According to the report, each week adults need:
- At least 150 minutes of moderate intensity physical activity (e.g., brisk walking for 30 minutes, five days a week) or at least 75 minutes of vigorous intensity activity (15 minutes, five days a week).
- Muscle-strengthening activities two or more days.
There is a direct relationship between lack of physical activity and chronic diseases and unhealthy habits, including:
- Heart disease and stroke
- Mental illness
The state Department of Health’s “Get Moving Vermont!” website offers tips on goal-setting, making an exercise plan, overcoming barriers, staying motivated and keeping safe.
Increasing Sexually Active Teens’ Use of Contraception
Vermont teens who are sexually active are playing it safe by using birth control. Eighty-six percent of ninth through 12th graders who are sexually active reported using contraception versus 71 percent in the United States overall. Healthy Vermonters would like to see that increased to 95 percent by 2020.
On the other hand, how many teen Vermonters abstain from sex? The report notes:
- 81 percent of ninth graders
- 66 percent of 10th graders
- 51 percent of 11th graders
- 39 percent of 12th graders
For sexually active teens, however, contraception is key to keeping them healthy. For instance, the percentage of chlamydia infections in sexually active Vermont teen girls is fairly low, compared with the rest of the United States. Among females ages 15 to 24, 1.6 percent of Vermonters became infected with chlamydia versus 7.4 percent of Americans. Healthy Vermonters would like to see this percentage reduced to 1 percent by 2020. Chlamydia is a “silent” disease that can lead to pelvic inflammatory disease and infertility. In Vermont, only 25 percent of the estimated 5,000 people who are infected seek diagnosis and treatment.
In addition, Vermont’s teen pregnancy rate has dropped dramatically since 2000, when 20 out of 1,000 15- to 17-year-olds got pregnant, to 10.4 a decade later. That’s stellar compared to the United States overall, where the rate is 29.4, according to the U.S. Centers for Disease Control (CDC).
The CDC continues to view teen pregnancy as one of its “top six priorities, a ‘winnable battle’ in public health, and of paramount importance to health and quality of life for our youth.”
Teen pregnancy leads to greater societal problems, including:
- Increased dropout rates, lower school achievement and lower incomes among teen mothers.
- Increased health care, foster care and incarceration rates, and lower educational achievement and dropout rates, among the children of teen mothers. In addition, those children are likely to become teen parents one day and to be unemployed as young adults.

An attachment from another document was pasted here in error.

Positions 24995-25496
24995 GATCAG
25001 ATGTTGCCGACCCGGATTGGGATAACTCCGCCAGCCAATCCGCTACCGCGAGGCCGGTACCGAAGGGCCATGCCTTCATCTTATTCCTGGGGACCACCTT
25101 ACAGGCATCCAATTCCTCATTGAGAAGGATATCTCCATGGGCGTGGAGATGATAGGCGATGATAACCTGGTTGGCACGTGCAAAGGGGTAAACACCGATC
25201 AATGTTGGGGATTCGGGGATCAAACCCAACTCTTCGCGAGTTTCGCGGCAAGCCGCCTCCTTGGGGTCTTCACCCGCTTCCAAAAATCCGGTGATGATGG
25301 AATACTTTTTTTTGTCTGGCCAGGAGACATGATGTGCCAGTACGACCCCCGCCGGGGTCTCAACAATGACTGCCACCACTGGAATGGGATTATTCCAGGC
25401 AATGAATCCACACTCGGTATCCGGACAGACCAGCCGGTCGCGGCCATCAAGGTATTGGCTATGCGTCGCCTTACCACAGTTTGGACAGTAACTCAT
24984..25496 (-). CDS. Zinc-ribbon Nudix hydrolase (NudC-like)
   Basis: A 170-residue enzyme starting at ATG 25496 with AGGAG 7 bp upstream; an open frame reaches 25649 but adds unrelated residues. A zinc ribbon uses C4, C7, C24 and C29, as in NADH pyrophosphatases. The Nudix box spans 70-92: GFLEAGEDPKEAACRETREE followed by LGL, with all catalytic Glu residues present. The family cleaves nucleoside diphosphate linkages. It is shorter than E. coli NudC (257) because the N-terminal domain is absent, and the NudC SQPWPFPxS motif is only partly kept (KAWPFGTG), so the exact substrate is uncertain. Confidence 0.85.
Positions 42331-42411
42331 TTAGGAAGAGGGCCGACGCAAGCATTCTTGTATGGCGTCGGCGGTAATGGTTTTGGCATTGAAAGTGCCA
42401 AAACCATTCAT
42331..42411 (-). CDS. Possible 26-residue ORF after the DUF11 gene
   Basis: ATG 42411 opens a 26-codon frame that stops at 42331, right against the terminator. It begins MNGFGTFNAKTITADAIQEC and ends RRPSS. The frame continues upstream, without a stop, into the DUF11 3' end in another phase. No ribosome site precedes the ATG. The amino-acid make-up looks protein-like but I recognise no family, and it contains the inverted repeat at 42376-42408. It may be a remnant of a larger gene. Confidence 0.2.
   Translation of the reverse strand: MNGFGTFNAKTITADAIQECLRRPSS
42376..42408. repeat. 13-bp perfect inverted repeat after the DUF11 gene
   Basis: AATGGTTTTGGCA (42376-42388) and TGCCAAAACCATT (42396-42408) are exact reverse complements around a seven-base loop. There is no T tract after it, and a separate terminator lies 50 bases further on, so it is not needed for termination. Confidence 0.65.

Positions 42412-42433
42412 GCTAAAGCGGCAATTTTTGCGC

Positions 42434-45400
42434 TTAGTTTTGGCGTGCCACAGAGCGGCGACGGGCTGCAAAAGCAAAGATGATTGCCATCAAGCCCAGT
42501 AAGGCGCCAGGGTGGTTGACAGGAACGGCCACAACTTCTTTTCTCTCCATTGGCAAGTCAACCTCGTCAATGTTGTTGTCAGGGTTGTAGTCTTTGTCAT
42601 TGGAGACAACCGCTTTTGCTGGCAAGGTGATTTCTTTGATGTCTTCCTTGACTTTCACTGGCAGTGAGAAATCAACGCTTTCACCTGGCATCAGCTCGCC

- Increased cost to taxpayers: at least $9.4 billion annually.
“Reproductive health education in schools can empower teens to make informed decisions about abstinence, sexual activity, contraception and protection,” Healthy Vermonters says. “Teens who have complete information and who are aware of their choices are better equipped to avoid pregnancy and sexually transmitted diseases, and have a better basis for healthy lifestyles and relationships as they enter adulthood.”
Increasing screening for breast and colon cancer
Cancer is the leading cause of death in Vermont, with more than 3,500 Vermonters diagnosed each year and 1,200 who die. The most common forms of cancer in women are breast (29 percent), lung (15 percent) and colon (8 percent); in men, prostate (27 percent), lung (14 percent) and colon (8 percent).
Yet there are many screening tests that can catch cancer early and help people survive. In Vermont, it’s clear that many adults are getting the message from health care providers about the need for screening. In two particular areas – breast cancer and colon cancer – Vermonters have done better at seeking screening than Americans overall.
- Breast cancer: In Vermont, 83 percent of women ages 50 to 74 have been screened for breast cancer versus 80 percent of American women overall. The report sets a goal of 95 percent. Current CDC guidelines recommend mammograms every two years for those ages 50 to 74. Each year in Vermont, about 500 women are diagnosed with breast cancer, and about 80 die. “Mammography, combined with a clinical breast exam, is still the most effective means of early detection,” the report notes. “In Vermont, the majority of breast cancers are diagnosed at the localized stage – the most treatable stage before the cancer has spread.”
- Colon (colorectal) cancer: Screening for colon cancer is recommended for those ages 50 to 75. Although only 63 percent of all Americans in that age group were screened for colon cancer, 71 percent of Vermonters were. Healthy Vermonters believes this could be increased to 80 percent.“Colorectal cancer kills more Vermonters than any other cancer except lung cancer,” the report says. “Each year, approximately 300 people are diagnosed, and 100 die from the disease. Colorectal cancer develops slowly, so early diagnosis often leads to a complete cure.”